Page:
This article disputes the conceptualization of institutionalization as a one-way process. Instead, it argues that social movement organizations can make use of contentious tactics while being institutionalized. The environmental NGO Birdlife Malta provides an example to illustrate this argument.
by Michael Briguglio*
A major concern of sociologists who study social movement empowerment is institutionalization, defined as regular and routine activities by social movement organizations within social structures. In this article, this definition includes particularly those of social movement organizations (SMO) within state structures. This case study hence dovetails with a major thrust of research in the area of institutionalization and focuses on how social movements are institutionalized within democratic state structures as well as on how this consequently may lead to a loss of their transformative potential: as their narrative goes, such SMOs may benefit from resources and funding from the state and business entities. The organizations themselves may become more professionalized in the process. Additionally, they engage in more institutional strategies and tactics such as lobbying or political consulting rather than extra-institutional radical activism. Management techniques, planning and public relations become important tools for such organizations. When an SMO is institutionalized, it therefore opts for methods such as technical and consensual debate and initiatives with industry and state organizations. It may be regularly consulted by the government and represented in official state committees. It, therefore, becomes an insider to democratic policy making processes.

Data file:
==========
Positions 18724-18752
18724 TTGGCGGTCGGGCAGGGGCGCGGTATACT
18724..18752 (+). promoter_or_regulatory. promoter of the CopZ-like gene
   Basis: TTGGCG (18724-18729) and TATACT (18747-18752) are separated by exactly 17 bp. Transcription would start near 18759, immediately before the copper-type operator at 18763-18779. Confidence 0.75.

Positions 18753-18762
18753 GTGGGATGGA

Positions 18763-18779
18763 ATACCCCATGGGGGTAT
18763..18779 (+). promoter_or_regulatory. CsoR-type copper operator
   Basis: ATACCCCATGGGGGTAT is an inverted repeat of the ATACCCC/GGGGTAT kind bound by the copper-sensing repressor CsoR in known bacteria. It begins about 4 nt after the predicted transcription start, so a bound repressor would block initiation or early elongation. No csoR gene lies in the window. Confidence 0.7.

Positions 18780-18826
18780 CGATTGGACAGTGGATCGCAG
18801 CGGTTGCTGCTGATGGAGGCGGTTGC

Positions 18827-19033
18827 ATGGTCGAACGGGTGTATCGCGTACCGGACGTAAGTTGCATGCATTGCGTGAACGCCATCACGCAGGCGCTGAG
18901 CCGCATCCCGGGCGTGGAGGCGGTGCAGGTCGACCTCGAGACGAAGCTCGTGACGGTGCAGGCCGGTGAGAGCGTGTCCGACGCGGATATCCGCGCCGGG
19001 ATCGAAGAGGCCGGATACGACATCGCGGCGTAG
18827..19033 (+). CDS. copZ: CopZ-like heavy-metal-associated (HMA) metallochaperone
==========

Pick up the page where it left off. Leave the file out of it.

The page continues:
Those SMOs may thus be differentiated from more radical and/or grassroots organizations. The former may opt for institutional reforms, whilst the latter may emphasize the need for broader structural change. They resist institutionalization and opt for radical forms of activism and autonomy from state structures. A more radical discourse is articulated, which also figures in the contentious repertoire that now tends to include rather confrontational strategies, such as protest, direct action and grassroots campaigns. Such SMOs are outsiders to state and business institutions.
Creative tension along institutionalization processes
This dichotomy may result in a ‚creative tension‘ (Carter, 2001: 147) between radical and moderate organizations, for example within environmental movements. The former may use a more innovative repertoire and may be rather autonomous in terms of activism and agenda-setting, whilst the latter may have greater popular appeal and access to decision-making processes within state institutions. The latter’s moderate ideologies may also be closer to ideological characteristics of state entities (Briguglio, 2010). This creative tension can result in dilemmas, for example, whether to engage in pragmatic and moderate strategies which may possibly result in substantive impacts, albeit not as far-reaching as what was originally demanded by the movement. This creative tension may not only exist between movements, but also within one SMO, thus pointing beyond a simple one-way process towards institutionalization.